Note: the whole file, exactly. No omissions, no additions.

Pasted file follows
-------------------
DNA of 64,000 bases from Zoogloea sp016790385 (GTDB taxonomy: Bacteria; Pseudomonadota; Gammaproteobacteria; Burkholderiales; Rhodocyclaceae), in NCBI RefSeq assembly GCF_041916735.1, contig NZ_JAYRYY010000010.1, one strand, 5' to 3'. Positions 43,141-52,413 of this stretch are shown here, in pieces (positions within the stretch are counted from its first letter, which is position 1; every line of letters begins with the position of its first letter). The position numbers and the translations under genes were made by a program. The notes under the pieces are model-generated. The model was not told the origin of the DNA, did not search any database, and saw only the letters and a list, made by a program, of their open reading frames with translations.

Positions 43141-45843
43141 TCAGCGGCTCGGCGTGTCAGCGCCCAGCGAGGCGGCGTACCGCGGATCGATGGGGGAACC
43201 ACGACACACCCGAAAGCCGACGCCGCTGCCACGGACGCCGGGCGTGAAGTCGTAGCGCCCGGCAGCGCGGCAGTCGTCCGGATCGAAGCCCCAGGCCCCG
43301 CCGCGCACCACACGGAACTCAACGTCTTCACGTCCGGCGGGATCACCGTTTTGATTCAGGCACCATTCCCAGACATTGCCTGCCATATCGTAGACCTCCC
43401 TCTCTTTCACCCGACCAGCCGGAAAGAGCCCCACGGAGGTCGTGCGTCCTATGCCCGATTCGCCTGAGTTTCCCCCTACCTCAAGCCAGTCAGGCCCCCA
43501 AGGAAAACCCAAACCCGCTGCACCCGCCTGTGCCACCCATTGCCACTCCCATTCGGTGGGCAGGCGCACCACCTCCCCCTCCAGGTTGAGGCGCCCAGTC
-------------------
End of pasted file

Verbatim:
DNA of 64,000 bases from Zoogloea sp016790385 (GTDB taxonomy: Bacteria; Pseudomonadota; Gammaproteobacteria; Burkholderiales; Rhodocyclaceae), in NCBI RefSeq assembly GCF_041916735.1, contig NZ_JAYRYY010000010.1, one strand, 5' to 3'. Positions 43,141-52,413 of this stretch are shown here, in pieces (positions within the stretch are counted from its first letter, which is position 1; every line of letters begins with the position of its first letter). The position numbers and the translations under genes were made by a program. The notes under the pieces are model-generated. The model was not told the origin of the DNA, did not search any database, and saw only the letters and a list, made by a program, of their open reading frames with translations.

Positions 43141-45843
43141 TCAGCGGCTCGGCGTGTCAGCGCCCAGCGAGGCGGCGTACCGCGGATCGATGGGGGAACC
43201 ACGACACACCCGAAAGCCGACGCCGCTGCCACGGACGCCGGGCGTGAAGTCGTAGCGCCCGGCAGCGCGGCAGTCGTCCGGATCGAAGCCCCAGGCCCCG
43301 CCGCGCACCACACGGAACTCAACGTCTTCACGTCCGGCGGGATCACCGTTTTGATTCAGGCACCATTCCCAGACATTGCCTGCCATATCGTAGACCTCCC
43401 TCTCTTTCACCCGACCAGCCGGAAAGAGCCCCACGGAGGTCGTGCGTCCTATGCCCGATTCGCCTGAGTTTCCCCCTACCTCAAGCCAGTCAGGCCCCCA
43501 AGGAAAACCCAAACCCGCTGCACCCGCCTGTGCCACCCATTGCCACTCCCATTCGGTGGGCAGGCGCACCACCTCCCCCTCCAGGTTGAGGCGCCCAGTC